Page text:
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ARS Home » Plains Area » Lincoln, Nebraska » Wheat, Sorghum and Forage Research » Research » Research Project #426424

Research Project: Examine the Role of Wheat Streak Mosaic Virus and Triticum Mosaic Virus Determinants in Mite Transmission and Disease Development in Wheat

Location: Wheat, Sorghum and Forage Research

Project Number: 3042-21000-033-09-S
Project Type: Non-Assistance Cooperative Agreement

Start Date: Aug 1, 2014
End Date: Jul 31, 2019

Triticum mosaic virus (TriMV) and Wheat streak mosaic virus (WSMV) are economically important viruses impacting wheat production in the Great Plains region and are transmitted by the wheat curl mites. TriMV determinants responsible for mite transmission are not known. Previously, we found that HC-Pro of WSMV is a viral determinant involved in mite transmission of WSMV. The role of other WSMV proteins in mite transmission has not been examined, and it is possible that more than one viral protein might be involved. Viral coat proteins (CP) play multiple roles in the virus life-cycle and in disease development. Recently, we found that WSMV CP can tolerate extensive deletions and roles of these deletion mutants and TriMV CP are not known in disease development. Specific objectives: 1. Identify and characterize Wheat streak mosaic virus and Triticum mosaic virus protein determinants responsible for transmission by the wheat curl mite. 2. Examine the roles of coat proteins of Wheat streak mosaic virus and Triticum mosaic virus in disease development.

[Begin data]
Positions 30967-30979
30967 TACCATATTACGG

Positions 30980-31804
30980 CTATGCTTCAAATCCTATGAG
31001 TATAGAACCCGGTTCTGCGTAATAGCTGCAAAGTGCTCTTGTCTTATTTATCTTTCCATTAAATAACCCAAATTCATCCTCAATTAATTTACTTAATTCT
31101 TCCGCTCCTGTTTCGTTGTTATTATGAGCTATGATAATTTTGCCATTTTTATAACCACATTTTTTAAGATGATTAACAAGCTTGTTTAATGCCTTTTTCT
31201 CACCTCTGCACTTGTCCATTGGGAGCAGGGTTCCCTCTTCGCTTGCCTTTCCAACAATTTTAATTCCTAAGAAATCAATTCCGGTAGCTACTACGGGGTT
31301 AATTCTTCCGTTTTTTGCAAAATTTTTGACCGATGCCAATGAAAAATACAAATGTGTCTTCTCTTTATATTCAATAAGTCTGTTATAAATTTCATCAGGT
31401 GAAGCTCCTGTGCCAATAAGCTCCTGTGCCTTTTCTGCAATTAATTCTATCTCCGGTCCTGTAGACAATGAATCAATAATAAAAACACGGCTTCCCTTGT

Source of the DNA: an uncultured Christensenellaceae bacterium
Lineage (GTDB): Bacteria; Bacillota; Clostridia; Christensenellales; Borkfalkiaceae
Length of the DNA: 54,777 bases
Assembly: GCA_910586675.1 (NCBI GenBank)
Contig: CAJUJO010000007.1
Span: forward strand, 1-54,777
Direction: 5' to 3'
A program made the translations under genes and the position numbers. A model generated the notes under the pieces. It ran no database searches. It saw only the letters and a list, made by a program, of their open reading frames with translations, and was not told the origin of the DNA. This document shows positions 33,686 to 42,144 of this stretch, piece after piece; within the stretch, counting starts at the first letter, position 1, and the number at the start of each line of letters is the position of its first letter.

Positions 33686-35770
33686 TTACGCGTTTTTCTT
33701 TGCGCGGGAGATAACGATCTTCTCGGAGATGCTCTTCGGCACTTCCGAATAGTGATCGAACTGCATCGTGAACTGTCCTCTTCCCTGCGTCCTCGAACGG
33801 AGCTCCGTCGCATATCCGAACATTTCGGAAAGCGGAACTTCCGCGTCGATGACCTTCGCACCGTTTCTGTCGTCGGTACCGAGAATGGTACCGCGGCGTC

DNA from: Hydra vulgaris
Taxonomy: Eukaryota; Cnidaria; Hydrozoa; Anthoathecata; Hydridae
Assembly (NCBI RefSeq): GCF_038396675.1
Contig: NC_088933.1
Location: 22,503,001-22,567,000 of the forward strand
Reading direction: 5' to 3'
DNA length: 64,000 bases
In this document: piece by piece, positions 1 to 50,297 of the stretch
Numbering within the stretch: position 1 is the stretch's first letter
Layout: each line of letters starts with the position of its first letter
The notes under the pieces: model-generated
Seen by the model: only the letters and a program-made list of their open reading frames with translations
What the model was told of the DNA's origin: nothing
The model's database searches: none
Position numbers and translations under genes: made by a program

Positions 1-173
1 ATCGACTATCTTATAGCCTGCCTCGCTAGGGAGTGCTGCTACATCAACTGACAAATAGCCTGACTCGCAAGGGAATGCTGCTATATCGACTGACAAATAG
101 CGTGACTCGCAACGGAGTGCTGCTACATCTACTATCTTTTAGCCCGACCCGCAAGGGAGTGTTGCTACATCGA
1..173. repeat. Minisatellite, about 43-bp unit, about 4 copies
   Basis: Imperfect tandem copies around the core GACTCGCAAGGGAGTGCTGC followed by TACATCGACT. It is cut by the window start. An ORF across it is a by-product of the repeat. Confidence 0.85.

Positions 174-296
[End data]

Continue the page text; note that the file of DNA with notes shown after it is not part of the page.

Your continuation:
The role of Triticum mosaic virus (TriMV) and Wheat streak mosaic virus (WSMV) proteins in mite transmission will be examined by creating deletion/point mutations into infectious cDNA clones of WSMV and TriMV. Wheat plants infected with mutant viruses will be used as the virus source for acquisition of virus by aviruliferous mites. After a virus acquisition feeding period, mites will be transferred to test plants to determine the effects of mutations on mite transmission. Deletion and/or point mutations will be introduced into the coat protein encoding genes of WSMV and TriMV, and examined to establish the effects of mutations on virus’s ability to infect wheat systemically. Viable mutants will be examined for the effects of disease development in wheat and other host plants, and will also be examined for the role of coat protein in mite transmission, cell-to-cell and long-distance movement in wheat.